The role of the state representative is becoming more significant

My opinion is that the (super) state representatives should not participate in their state finals.

While the prize money is an exciting new benefit to qualifying, it is also now going to be a legitimate “issue” that has to be dealt with in a professional manner. There are many decisions being made leading up to the tournament that affect the outcomes. I’ll just comment on the ones I feel have the most impact.

  1. Venue Choice: TD has the ability to pick the location that may play to his/her strengths. Games in the location that may favor their play style or oppose a specific person’s play style, an environment that they’re more comfortable in that others might not be,

  2. Game Choice: TD has the ability to remove any games they dislike. Maybe bring in outside games that favor their playstyle.

  3. Game Setup: TD has the ability to set the games up in a way that is advantageous to their playstyle or disadvantageous to someone else’s playstyle.

  4. TD Ruling: I think we are overlooking a few things when we say “It is ok for a TD to participate in a tournament as long as someone else is there to make a ruling if the TD is one of the involved players.” A tournament director who is also participating, whether they admit it or not, will have certain biases that might affect their decision making processes during a tournament. If they know a player might be a potential threat to them in a later round, will they be fair in a ruling involving that other player’s game? Will they take the time to make sure they are making the right decision while they are distracted by their own game?

There are plenty more examples that can be brought up. All of these issues in a perfect world don’t exist. I know some highly respectable people who would not take advantage of any of these possible scenerios for their own gain. My point is to take these issues out of the equation altogether and find a TD who actively chooses to not participate. I know that in states that are not as active, these people are not easy to come by, especially when finding enough players to fill the bracket is difficult. However, a state that has gained the status of being a superstate has been done so by building their scene to a point where one is likely to find a motivated and knowledgeable person who is either not competitive enough to qualify, or is a highly competitive player who chooses to run the state finals and not participate.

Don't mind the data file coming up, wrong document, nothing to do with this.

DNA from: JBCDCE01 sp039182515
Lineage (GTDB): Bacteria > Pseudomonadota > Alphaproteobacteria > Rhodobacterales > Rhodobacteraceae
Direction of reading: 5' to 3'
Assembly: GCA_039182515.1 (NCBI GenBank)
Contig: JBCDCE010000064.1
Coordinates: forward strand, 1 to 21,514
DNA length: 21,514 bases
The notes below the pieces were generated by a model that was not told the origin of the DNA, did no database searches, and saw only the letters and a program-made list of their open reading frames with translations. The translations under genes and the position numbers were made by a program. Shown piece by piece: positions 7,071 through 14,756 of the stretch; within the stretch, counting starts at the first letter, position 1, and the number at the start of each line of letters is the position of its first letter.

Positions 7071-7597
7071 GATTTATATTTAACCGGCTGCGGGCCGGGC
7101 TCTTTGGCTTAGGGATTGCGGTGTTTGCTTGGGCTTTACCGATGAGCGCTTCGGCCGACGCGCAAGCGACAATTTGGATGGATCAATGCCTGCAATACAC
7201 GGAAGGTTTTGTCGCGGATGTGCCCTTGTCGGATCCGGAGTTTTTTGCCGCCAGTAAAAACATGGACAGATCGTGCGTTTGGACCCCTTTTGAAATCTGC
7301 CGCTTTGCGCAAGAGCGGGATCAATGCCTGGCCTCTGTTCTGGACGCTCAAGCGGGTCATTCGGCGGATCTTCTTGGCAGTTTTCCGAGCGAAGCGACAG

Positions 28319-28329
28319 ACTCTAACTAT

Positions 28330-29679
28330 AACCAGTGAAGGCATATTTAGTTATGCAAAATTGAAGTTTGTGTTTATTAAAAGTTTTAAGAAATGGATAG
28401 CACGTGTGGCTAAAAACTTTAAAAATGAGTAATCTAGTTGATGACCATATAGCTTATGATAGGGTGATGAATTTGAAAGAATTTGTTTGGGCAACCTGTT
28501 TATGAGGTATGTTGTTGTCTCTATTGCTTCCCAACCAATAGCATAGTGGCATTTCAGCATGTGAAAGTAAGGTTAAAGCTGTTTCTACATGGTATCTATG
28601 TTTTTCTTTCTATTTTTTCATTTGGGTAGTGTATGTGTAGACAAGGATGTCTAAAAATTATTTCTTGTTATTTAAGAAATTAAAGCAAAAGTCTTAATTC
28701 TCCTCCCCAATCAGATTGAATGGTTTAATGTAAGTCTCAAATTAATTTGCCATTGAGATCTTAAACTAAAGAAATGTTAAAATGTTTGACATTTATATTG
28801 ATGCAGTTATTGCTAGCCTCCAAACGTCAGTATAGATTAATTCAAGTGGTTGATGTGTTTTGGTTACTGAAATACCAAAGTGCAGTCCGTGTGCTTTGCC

While I have no interest in lobbying to make this an official ifpa rule, I still feel strongly about this and would like to encourage any state reps to actively decide to not participate, or seek out another trustworthy and knowledgeable state rep who will not participate in the state finals. I think it sends a good message to their community about transparency, fair play, and professionalism.


I think it’s possible for these issues to arise in ANY tournament where the TD is also a player. Being from a state with a smaller scene. there are very few players experienced enough to run a state championship. As you pointed out though, super states might be different.

I think it’s weird that this is normally allowed anywhere. Of course for more casual tournaments I don’t think it matters but for bigger tournaments it doesn’t seem very professional


Often, the only people willing to step up and run a tourney are also avid players and competitors. That seems to be the case in my area and in the surrounding areas I’ve traveled to. In the case of large circuit events, most TD’s don’t participate, but if they did I don’t think I would have an issue with it.


If you don’t like playing in events that directors are also participating in, I would suggest not going to those events.

As far as I’m concerned, any director spending tons of their time and/or money running something for the rest of us to enjoy, should absolutely be able to play in the event no questions asked. And this especially goes for larger events, where the level of effort is exponentially greater than “casual tournaments.” Tell everyone that commits weeks of their life, vacation time and tons of their personal income, to INDISC that they can’t participate because they have some sort of hypothetical advantage, and the tournament ceases to exist. Who wants that?


I think the key here is that Pinball is not a professional sport. No one does this for money but because it is their hobby. For many, it is a 2-3 people organization of love, the thought of not participating would pretty much drain all motivation.


Wouldn’t think of it. I do believe though that INDISC is quickly approaching a size where they won’t physically be able to participate :slight_smile:


I’m open, honest and fair to everyone when I run CT. I can tell you right now I would almost guarantee everyone of my players would insist I play.

If there are directors who do these things you say they won’t be state reps for very long. The community will police itself quiet well I’m sure.


You’re right it’s not, and it might not ever be. But…

“The objective of the International Flipper Pinball Association (IFPA) is to elevate the awareness and visibility of pinball across the globe and generate media coverage and corporate backing to bring the sport of competitive pinball back into the spotlight.”